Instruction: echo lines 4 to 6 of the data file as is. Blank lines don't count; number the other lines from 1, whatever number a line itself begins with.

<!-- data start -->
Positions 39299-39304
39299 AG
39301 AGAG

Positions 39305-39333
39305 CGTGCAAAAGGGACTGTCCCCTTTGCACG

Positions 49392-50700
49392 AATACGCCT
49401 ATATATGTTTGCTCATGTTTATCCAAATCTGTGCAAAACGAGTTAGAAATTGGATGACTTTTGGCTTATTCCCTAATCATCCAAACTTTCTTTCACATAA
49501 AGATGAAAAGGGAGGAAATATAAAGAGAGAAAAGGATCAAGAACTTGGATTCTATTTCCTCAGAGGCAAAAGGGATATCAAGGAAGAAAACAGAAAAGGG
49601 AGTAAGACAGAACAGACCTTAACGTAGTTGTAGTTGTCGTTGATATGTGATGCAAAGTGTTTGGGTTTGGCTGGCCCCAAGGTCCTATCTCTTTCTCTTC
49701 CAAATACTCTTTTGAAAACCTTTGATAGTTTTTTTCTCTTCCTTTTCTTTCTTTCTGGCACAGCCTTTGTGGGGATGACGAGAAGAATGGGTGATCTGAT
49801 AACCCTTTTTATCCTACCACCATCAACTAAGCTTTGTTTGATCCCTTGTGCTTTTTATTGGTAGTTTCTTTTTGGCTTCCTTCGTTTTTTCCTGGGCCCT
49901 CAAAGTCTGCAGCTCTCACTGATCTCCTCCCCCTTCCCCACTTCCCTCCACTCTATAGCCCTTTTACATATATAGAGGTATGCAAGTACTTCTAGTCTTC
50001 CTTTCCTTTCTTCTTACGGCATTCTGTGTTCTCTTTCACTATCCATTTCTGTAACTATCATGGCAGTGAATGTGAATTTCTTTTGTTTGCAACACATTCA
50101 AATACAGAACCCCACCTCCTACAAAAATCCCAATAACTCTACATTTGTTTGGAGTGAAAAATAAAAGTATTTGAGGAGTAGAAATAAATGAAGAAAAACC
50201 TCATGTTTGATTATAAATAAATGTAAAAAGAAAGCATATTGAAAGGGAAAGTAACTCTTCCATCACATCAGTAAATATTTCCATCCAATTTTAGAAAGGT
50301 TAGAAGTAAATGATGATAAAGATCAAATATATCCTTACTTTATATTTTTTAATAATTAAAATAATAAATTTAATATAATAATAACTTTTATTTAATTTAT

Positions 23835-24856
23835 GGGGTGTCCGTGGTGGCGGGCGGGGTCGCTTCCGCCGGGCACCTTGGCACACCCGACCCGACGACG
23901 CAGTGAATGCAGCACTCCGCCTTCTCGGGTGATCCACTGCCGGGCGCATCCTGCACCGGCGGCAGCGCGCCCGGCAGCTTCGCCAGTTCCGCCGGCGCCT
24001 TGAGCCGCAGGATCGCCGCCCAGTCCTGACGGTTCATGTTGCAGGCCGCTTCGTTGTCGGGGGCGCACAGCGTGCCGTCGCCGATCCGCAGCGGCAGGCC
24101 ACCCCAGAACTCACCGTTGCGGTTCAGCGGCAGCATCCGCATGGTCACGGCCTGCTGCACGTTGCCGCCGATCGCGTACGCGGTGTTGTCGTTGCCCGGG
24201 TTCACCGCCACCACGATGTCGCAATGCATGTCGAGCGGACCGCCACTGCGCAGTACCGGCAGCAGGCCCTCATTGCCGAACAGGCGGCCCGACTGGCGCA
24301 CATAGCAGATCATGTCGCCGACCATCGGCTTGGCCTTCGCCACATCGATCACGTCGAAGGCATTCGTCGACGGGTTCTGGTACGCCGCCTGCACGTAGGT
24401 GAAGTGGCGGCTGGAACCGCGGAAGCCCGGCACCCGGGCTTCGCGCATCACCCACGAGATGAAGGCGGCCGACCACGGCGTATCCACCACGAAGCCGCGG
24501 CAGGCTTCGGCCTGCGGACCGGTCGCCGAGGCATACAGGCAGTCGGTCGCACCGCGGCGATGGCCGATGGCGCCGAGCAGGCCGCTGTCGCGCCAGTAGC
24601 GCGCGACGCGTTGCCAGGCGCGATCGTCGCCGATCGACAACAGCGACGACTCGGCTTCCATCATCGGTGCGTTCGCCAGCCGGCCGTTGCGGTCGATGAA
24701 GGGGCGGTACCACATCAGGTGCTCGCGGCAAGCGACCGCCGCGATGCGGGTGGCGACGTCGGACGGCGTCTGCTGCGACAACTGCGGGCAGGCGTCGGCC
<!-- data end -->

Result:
Positions 39305-39333
39305 CGTGCAAAAGGGACTGTCCCCTTTGCACG

Positions 49392-50700